The methodical Manfred saw his brother’s hell-bent-for-leather fighting style as bordering on recklessness. “He does not know how to run away,” Manfred said. “He had only one thought: The enemy must go down.” Manfred described Lothar as “a shooter, whose only fun is shooting,” as opposed to a precise aerial hunter.

Lothar was certainly single-minded in combat, and showed a naive disregard for danger. In one dogfight with an RFC Spad VII on April 29, even after Lothar realized he had already expended his 1,000 rounds of ammunition, he continued his pursuit. He later remembered calculating his next move, asking himself, “Shall I knock off his rudder with the help of my propeller?…At this moment, my Englishman turns and looks in a horrified way at me.” That pilot, Lieutenant William N. Hamilton, of No. 19 Squadron, landed—perhaps because of an empty fuel tank—and was captured. It was Lothar’s 13th victory.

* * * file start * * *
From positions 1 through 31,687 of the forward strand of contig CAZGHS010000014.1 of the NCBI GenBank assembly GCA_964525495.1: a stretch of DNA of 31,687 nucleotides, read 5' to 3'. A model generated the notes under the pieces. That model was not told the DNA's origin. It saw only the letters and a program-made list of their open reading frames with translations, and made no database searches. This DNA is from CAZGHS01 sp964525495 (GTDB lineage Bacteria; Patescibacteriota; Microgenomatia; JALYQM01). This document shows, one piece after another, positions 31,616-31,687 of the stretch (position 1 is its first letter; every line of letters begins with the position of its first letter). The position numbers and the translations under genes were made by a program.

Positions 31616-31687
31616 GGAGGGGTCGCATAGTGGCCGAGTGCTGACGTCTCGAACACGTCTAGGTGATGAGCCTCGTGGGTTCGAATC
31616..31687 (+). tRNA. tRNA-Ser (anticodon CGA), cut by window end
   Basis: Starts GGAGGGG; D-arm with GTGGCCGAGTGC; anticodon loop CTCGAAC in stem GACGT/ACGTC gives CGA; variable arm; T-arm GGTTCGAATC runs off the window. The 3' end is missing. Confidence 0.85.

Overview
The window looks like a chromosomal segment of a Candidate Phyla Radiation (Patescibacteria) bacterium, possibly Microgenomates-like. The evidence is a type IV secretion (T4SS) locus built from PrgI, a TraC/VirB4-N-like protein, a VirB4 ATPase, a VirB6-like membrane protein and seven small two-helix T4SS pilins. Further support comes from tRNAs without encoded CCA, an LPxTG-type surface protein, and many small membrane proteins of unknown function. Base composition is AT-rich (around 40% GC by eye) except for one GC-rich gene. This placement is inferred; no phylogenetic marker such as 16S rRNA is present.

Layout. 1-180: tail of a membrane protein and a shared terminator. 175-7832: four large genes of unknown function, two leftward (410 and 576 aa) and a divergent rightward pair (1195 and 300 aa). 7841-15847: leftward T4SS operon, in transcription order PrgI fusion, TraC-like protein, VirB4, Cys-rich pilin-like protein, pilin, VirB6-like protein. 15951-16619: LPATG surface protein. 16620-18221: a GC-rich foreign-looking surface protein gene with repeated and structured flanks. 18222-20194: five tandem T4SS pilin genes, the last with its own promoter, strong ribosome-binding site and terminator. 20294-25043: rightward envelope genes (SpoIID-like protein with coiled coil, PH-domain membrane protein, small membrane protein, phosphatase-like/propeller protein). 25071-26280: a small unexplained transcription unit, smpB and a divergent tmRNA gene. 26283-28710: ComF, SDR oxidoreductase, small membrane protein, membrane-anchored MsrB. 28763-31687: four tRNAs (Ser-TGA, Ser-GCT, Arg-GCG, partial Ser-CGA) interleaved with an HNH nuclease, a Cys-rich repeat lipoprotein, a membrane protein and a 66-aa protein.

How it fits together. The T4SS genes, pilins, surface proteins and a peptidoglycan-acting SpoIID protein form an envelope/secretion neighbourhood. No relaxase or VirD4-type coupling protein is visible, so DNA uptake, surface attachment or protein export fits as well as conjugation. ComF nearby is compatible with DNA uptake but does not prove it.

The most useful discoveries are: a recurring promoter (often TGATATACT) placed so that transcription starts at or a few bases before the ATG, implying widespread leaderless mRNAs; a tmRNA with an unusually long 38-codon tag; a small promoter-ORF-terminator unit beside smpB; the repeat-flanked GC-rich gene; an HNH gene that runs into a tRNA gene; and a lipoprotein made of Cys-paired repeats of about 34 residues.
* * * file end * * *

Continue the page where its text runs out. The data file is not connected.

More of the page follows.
In an earlier engagement with F.E.2bs, Lothar was being fired on when, as he wrote: “I said to myself: Just wait, when they get close all their bullets will be used up and their guns will jam. Then suddenly I felt a hit in my machine!” His controls shot away, Lothar pre pared for the worst. Then the Fee exploded in flames, as Jasta 11 comrade Lieutenant Karl-Emil Schäfer roared past with a wave, having rescued the young Richthofen.

Lothar’s gung-ho tactics resulted in an impressive score within a remarkably short period: He had 24 kills by the end of May 1917, and was decorated with the Pour le Mérite on May 14, bringing him on a par with his illustrious brother. By September, he was commander of Jasta 11, Manfred having been promoted to lead Jagdgeschwader I (a group of four Jastas).